As the Bonanza King set sail again, the orchestra on board played “The Girl I left Behind me,” and “Farewell My Own True Love,” while the orchestra on board the Tyrrell responded with “We’ll not go Home Till Morning.” But the overloaded Bonanza King did not get very far before it had to stop again for more firewood. The quality of the wood here was so poor that the Bonanza King could not build up enough steam pressure to make any progress against the strong current.

By now the revelers were dog-tired. They had fun while it lasted; they had almost all the women in town on the boat and plenty of booze. But by then supplies were running short, and everybody was worn out. According to old-timer Bert Parker when reminiscing about the escapade in an article he wrote for Maclean’s magazine many years later, “the girls were used to seeing lots of men, got tired of seeing the same old faces day after day and began to get peevish.”

The exhausted revelers lay on the decks and they filled the state rooms; one man slept on the top of the piano, while another dozed peacefully on a 35 centimeter-wide plank suspended two metres above the slumbering mob.

In the meantime, the damaged cylinder head on the Tyrrell was fixed, and the steamer made way again, passing the now stranded Bonanza King. This time it was the turn of the Tyrrell to rub it in. The orchestra on board tuned up and played “Hold the Fort for I am Coming,” “Rescue the Pershing,” and “The Rogue’s March.” They stopped long enough to take on 100 of the Bonanza King’s passengers, then steamed away, arriving back in Dawson about 9 p.m. on Monday, where they were greeted by thousands of Dawsonites, while the band played “Home Again,” and “My Country Tis of Thee.”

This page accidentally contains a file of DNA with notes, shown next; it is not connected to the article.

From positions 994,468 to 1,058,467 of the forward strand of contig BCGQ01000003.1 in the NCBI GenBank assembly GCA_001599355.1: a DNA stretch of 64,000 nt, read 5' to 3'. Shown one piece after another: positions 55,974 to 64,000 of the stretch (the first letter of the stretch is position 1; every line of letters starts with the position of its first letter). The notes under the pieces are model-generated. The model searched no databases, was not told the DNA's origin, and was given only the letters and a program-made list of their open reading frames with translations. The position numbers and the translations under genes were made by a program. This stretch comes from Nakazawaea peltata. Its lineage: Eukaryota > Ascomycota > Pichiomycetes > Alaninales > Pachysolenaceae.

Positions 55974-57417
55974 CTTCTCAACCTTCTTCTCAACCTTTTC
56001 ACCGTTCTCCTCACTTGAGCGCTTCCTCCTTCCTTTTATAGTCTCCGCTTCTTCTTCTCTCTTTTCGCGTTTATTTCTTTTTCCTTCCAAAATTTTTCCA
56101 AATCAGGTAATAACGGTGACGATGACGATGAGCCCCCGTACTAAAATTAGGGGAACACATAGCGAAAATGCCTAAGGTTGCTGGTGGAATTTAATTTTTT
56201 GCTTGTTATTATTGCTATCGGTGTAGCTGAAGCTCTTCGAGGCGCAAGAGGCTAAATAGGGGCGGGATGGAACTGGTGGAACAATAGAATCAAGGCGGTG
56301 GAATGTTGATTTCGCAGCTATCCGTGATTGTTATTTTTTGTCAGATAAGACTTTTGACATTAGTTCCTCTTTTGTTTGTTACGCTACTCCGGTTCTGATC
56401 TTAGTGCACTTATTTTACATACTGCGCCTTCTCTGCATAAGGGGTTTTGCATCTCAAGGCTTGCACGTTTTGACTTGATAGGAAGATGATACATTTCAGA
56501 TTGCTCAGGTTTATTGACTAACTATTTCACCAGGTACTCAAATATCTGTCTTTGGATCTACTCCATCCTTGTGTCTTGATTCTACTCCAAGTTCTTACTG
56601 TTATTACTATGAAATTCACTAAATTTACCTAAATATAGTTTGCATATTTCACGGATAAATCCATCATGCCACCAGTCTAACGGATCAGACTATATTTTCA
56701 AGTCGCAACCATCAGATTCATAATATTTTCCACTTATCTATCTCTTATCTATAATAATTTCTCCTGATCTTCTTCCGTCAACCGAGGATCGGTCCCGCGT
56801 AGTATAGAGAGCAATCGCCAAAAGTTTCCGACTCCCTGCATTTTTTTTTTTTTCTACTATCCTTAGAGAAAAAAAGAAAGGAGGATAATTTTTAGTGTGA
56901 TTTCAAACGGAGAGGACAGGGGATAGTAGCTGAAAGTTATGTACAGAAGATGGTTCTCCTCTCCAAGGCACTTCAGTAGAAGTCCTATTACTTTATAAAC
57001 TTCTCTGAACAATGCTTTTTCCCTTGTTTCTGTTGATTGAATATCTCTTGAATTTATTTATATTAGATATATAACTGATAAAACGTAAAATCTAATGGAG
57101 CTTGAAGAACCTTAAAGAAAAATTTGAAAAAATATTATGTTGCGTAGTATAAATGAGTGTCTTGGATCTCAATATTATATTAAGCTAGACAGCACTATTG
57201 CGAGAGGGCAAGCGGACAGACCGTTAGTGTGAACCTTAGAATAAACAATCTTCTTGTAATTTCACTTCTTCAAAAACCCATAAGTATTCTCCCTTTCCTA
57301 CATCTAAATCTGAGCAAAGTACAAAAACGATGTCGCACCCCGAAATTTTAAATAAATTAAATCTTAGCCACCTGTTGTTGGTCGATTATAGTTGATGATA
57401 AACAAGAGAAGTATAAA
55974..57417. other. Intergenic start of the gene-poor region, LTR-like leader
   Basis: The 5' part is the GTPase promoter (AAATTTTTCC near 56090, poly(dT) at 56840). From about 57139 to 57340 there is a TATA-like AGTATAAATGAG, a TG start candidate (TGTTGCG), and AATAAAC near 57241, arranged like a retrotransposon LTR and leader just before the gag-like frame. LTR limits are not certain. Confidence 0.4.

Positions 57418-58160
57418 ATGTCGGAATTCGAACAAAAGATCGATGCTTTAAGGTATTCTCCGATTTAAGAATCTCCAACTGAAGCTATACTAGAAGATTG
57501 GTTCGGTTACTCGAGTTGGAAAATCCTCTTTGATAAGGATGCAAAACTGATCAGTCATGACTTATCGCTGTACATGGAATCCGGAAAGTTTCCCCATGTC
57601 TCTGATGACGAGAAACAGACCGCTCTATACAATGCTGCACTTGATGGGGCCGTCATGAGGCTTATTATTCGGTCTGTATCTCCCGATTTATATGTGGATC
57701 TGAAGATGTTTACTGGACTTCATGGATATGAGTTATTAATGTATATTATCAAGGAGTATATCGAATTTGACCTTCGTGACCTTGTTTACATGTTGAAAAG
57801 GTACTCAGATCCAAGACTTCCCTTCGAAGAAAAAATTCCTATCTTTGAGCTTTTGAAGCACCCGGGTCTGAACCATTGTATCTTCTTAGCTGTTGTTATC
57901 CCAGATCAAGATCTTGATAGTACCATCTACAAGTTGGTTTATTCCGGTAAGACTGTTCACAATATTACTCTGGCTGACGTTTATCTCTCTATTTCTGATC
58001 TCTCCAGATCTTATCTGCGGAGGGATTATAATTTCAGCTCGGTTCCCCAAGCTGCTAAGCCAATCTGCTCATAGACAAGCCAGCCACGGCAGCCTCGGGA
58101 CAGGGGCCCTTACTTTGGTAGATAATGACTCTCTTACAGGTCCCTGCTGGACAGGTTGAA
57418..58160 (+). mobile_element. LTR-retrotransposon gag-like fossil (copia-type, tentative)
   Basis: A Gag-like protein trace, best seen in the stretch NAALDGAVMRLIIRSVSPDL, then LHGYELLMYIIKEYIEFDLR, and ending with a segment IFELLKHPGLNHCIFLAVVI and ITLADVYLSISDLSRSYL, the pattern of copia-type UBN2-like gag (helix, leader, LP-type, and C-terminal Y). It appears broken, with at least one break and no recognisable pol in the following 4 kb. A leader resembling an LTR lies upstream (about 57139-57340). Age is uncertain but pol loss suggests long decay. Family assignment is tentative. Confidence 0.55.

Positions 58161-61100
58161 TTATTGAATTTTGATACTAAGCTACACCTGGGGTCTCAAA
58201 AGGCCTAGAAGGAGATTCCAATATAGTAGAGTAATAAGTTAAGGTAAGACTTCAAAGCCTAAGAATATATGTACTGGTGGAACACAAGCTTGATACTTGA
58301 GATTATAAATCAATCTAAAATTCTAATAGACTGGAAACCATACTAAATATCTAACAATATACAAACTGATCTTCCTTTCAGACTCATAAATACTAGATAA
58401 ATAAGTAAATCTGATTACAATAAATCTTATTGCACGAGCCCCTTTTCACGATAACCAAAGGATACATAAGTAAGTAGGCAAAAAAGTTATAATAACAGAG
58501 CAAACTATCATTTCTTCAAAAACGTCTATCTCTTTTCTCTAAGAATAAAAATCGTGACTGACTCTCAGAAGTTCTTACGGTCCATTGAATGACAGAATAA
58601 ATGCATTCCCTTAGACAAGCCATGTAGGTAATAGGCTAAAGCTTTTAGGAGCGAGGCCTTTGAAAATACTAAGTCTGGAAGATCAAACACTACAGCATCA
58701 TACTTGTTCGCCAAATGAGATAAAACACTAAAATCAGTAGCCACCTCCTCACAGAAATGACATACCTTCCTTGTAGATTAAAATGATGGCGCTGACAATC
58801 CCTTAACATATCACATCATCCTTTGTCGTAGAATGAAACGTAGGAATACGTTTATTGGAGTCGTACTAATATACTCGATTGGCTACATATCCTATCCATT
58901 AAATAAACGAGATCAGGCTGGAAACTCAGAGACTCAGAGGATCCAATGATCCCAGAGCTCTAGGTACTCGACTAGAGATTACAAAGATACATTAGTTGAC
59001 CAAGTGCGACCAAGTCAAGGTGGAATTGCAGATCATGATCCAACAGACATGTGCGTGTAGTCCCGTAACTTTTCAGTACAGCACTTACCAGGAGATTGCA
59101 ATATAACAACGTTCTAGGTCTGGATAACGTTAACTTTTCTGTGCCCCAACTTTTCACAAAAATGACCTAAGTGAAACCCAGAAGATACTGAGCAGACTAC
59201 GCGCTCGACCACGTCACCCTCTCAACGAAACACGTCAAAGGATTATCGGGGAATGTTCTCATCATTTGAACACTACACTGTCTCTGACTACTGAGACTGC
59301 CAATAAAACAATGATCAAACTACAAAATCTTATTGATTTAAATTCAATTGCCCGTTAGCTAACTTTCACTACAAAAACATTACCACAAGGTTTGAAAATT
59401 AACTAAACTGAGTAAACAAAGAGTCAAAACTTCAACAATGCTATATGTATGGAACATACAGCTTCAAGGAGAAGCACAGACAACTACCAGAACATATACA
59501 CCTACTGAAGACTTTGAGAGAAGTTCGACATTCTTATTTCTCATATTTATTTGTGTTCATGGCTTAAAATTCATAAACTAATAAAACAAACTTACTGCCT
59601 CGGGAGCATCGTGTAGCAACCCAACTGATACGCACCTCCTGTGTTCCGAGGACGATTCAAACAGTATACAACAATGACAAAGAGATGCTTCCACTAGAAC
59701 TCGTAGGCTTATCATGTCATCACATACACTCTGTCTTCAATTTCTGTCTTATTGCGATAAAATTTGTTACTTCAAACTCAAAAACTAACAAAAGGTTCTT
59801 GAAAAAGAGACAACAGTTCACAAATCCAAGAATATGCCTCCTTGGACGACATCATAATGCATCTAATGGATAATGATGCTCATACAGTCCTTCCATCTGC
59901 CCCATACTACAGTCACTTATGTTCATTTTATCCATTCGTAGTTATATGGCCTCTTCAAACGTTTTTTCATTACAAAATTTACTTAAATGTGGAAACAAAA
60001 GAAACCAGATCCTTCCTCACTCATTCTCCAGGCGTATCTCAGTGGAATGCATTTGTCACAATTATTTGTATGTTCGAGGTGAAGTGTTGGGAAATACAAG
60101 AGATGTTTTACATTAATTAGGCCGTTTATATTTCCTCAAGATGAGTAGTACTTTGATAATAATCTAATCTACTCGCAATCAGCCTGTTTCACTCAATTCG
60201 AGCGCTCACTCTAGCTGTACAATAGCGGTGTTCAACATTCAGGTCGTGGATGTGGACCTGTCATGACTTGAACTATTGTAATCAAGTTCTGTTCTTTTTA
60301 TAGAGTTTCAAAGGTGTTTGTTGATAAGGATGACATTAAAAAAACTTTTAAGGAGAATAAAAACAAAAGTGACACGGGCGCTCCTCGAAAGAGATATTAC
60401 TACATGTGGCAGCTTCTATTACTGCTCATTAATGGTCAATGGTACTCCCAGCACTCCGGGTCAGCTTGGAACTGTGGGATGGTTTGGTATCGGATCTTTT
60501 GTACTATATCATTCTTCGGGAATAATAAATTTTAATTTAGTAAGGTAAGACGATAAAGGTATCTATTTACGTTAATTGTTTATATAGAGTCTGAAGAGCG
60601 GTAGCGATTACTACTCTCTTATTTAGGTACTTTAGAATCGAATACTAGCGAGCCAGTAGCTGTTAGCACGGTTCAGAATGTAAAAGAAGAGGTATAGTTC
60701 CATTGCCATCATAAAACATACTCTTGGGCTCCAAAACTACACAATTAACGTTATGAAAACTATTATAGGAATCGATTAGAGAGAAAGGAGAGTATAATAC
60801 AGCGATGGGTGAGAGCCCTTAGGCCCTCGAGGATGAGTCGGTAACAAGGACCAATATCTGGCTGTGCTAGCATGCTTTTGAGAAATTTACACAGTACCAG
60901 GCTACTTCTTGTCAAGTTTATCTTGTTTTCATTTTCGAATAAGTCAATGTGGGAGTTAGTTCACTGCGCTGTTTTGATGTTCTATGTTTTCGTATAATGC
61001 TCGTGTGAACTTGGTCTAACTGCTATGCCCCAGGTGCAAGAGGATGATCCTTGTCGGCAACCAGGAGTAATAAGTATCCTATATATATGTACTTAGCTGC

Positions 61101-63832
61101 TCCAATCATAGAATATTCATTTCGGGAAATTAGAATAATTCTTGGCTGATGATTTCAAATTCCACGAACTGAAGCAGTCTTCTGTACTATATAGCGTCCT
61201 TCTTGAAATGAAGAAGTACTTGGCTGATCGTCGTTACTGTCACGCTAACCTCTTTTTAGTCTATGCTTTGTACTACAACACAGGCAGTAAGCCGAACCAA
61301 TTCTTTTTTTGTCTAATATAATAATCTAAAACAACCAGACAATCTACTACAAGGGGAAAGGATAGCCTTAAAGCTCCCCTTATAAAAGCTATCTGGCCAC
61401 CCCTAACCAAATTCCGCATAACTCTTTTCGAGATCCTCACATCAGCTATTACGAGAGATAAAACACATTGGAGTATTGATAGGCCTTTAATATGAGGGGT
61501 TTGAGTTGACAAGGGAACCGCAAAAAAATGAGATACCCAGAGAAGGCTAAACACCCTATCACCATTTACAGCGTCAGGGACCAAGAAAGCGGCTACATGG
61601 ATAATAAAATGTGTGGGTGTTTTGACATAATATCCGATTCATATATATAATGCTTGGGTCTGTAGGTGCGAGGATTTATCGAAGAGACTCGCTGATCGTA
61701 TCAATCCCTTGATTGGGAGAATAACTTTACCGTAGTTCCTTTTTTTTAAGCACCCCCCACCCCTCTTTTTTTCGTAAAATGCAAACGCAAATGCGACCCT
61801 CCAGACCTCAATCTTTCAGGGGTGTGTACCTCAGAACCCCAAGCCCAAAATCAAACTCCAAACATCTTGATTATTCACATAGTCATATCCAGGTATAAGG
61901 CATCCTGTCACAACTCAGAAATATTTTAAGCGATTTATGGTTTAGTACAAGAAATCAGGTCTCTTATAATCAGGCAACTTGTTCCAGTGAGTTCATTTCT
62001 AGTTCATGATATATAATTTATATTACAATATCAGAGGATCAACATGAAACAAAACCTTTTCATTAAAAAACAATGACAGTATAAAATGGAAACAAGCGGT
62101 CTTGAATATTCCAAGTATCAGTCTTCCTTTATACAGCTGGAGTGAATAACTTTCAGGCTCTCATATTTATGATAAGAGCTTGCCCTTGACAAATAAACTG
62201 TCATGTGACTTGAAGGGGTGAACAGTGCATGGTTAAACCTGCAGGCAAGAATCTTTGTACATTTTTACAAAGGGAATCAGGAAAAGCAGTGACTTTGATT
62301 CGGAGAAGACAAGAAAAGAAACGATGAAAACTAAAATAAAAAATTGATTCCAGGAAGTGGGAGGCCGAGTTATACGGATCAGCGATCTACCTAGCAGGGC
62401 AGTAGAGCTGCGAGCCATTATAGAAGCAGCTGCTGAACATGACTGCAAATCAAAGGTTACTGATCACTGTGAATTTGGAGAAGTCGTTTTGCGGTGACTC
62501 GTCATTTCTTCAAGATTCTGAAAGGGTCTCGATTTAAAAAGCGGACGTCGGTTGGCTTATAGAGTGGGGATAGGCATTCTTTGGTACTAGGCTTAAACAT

Finally, having loaded sufficient firewood, the Bonanza King steamed forward, arriving in Dawson about 2 a.m. Tuesday morning. Bert Parker described the scene: “During this time, Dawson was also completely closed up for there was nobody to run things. It was a dark period. Up to this time, I don’t think anyone realized to what extent the city was dependent on those people, who, in a very few years, were to be legislated out of business. The Bonanza King’s reception was as spontaneous as it was sincere. When her whistle was heard down river, it was the signal for everybody to get down to the waterfront.

“I will never forget the remarks that were hurled at the girls as they walked down the gangplank … or the retorts of the girls, who were all able to take care of themselves in any kind of company. Someone would shout, on seeing Nellie LaMore walking down the gangplank: ‘Hey Nellie, do you know that Dago Frank committed suicide yesterday? You ought to be ashamed of yourself; you didn’t have him half cleaned. Now all his money will go back to his mother. Why don’t you tend to business?’

“The next week actor and playwright John Mulligan had a show ready for the Monte Carlo Theatre showing what happened on the trip down river. There were no censors then and the word subtle did not have any meaning for Mulligan. He did not believe in leaving anything to the imagination.”

Michael Gates is a Yukon historian and sometimes adventurer based in Whitehorse. His book, From the Klondike to Berlin, was shortlisted for a national book award. You can contact him at msgates@northwestel.net